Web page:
On Tuesday, July 10, the House Ways and Means Committee held a hearing to examine what effects the Supreme Court’s decision to uphold the individual mandate portion of the President’s Affordable Care Act (ACA) as a tax will have on Congress' ability to levy and collect taxes.
The individual mandate, now being referred to as the “shared responsibility payment” is the segment of the ACA which is meant to compel every individual to purchase government-approved health insurance or face a penalty in the form of a tax.
Championed by Ways and Means Chairman Dave Camp (R-MI), the Committee called forward a panel of law scholars to testify as to how the rendering of the ACA from mandate to tax will affect the relationship between government and its people.
Walter Dellinger, a Partner with O’Melveny & Myers LLP in Washington, DC, was one of the supporters of the ACA, and attempted to downplay the significance of the tax itself, citing a Congressional Budget Office estimate that only 1 percent of the population will be affected by the tax.
In his testimony, Dellinger also took care to assert that the “shared responsibility payment” is necessary for the rest of the ACA to function properly, since the ACA mandates that those with preexisting conditions cannot be denied coverage:
“The ‘shared responsibility payment’ is merely a financial incentive for people to have adequate health insurance...it is a payment that few Americans will ever make or even notice.”
However, Steven G. Bradbury, a Partner with Dechert LLP, had a very different analysis of the effects this new tax is likely to have on Americans. Because the ‘mandate’ has morphed into a less daunting ‘tax’, and because paying said tax will by most estimates be much less expensive than purchasing the government-approved insurance package, a much larger number of individuals than previously assumed will likely skip the insurance all together and pay the tax instead according to Bradbury. Not only would this undermine the very premise of the ACA, which is to maximize coverage, but it could lead to Congress becoming irked at the low coverage rates and raising the tax even higher, to compel more individuals to purchase health insurance.
Bradbury also dispelled the assertion that “few Americans would even notice” this new invasive tax, by demonstrating how the mandate-turned-tax was primarily intended to force Americans to subsidize the massive costs incurred by insurance companies who would suddenly be forced to accept everyone into their programs no matter how ill they might be:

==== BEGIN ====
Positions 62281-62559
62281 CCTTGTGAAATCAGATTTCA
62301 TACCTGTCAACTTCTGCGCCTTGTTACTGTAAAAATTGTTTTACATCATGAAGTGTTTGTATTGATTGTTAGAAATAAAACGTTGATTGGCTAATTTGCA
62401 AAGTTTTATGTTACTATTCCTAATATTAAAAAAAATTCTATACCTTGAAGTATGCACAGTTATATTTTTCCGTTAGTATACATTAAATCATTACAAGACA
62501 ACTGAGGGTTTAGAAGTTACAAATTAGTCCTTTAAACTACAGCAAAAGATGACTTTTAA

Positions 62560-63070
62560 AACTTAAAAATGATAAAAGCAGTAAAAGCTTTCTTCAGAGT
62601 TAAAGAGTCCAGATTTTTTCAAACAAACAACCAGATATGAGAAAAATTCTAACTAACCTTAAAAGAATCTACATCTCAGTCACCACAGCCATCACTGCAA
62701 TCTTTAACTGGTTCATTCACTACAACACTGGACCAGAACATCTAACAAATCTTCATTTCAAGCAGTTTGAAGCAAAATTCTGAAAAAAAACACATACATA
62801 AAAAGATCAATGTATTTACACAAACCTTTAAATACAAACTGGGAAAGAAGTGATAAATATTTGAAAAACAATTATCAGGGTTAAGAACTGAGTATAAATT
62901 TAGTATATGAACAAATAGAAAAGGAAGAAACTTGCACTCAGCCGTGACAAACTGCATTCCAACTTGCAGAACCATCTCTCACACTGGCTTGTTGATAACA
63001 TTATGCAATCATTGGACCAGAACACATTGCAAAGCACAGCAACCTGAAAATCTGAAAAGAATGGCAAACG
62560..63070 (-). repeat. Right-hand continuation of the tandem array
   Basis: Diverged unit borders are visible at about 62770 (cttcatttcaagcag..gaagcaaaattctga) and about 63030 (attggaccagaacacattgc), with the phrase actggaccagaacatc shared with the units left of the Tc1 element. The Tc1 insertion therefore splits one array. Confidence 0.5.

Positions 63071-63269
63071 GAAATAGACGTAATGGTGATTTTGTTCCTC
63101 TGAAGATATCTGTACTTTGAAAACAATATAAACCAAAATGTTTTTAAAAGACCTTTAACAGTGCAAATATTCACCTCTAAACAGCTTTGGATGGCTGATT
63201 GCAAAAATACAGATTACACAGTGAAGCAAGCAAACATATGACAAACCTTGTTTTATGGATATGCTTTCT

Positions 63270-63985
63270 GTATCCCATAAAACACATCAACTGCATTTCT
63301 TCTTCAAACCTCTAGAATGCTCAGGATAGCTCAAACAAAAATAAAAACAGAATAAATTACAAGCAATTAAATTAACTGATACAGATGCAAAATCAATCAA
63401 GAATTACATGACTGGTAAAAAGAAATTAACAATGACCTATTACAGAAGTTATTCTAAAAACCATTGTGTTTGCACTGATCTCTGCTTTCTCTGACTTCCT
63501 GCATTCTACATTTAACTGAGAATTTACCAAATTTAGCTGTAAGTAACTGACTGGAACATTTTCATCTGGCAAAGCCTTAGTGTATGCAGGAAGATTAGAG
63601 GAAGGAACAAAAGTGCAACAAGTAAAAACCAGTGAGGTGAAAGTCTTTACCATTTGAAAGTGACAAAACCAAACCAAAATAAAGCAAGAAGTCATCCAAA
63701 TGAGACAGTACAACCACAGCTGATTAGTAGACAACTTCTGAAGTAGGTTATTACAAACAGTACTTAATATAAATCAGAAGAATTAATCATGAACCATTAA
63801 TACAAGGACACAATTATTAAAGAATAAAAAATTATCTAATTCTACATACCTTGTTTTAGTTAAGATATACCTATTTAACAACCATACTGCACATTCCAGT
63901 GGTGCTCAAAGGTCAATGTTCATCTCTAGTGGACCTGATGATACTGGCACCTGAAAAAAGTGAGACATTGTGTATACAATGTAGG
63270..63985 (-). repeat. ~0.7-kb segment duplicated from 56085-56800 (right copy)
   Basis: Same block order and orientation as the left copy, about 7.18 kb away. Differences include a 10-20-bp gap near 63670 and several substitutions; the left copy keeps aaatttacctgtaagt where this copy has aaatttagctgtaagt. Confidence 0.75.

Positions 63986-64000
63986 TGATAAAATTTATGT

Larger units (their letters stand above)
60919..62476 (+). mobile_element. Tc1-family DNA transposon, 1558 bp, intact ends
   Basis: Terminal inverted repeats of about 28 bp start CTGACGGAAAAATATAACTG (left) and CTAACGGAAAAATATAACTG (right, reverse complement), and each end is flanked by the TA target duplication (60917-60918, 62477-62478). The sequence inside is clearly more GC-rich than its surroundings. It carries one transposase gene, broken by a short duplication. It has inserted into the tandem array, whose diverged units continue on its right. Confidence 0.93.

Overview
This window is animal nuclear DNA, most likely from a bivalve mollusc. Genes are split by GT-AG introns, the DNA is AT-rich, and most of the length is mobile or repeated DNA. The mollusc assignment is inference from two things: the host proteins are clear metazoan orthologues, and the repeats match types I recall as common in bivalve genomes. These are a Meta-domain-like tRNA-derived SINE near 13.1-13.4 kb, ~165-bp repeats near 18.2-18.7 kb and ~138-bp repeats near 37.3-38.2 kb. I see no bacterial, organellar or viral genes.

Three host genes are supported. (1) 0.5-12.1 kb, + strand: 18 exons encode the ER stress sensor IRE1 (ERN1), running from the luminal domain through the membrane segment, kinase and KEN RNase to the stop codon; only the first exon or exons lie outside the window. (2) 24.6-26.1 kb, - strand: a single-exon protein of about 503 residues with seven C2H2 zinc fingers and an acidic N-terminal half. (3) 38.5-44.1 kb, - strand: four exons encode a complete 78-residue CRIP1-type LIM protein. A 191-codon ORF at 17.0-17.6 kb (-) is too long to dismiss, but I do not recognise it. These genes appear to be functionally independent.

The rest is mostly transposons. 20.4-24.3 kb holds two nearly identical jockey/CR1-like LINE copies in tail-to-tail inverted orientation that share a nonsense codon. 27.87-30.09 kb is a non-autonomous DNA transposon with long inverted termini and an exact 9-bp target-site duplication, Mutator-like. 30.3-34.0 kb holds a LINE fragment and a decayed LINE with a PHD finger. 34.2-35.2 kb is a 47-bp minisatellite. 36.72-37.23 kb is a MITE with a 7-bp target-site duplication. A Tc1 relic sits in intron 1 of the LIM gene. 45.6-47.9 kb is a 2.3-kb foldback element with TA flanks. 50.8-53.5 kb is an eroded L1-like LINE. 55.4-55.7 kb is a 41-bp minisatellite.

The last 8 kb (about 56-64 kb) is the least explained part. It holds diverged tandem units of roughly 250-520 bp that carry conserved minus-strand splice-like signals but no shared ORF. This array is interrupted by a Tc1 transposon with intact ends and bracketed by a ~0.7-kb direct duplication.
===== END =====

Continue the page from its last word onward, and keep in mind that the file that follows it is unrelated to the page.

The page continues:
“The individual mandate was originally enacted to compel millions of Americans to pay more for health insurance than they receive in benefits as a means to subsidize the costs that the Act’s guaranteed-issue and community-rating requirements will impose on private insurance companies.”
In other words, Americans are being forced by government to purchase more insurance than we would otherwise choose to, so that we can hand money to insurance companies whom government has forced to take on more policies than is profitable or wise.
It is obvious that upon closer inspection, the Affordable Care Act and its new “shared responsibility payment” are no more appealing to fiscal conservatives and civil libertarians than they were from far away. The ability of Congress to tax individuals into compliance and to continue to raise that tax if the desired behavior is not met represents a new threat to the sovereignty of every American citizen.
Many in the House of Representatives understand the threat that the ACA raises both in terms of individual liberty and economic wellbeing, and subsequently voted to repeal the entire act this Wednesday, with five Democrats crossing party lines to join their Republican peers in the 33rd effort to repeal.
Although the vote was largely symbolic, as the Democrat-controlled Senate has little chance of allowing a repeal vote, it demonstrates that the majority in the House is not turning deaf ears to the 47 Percent of Americans who oppose the law.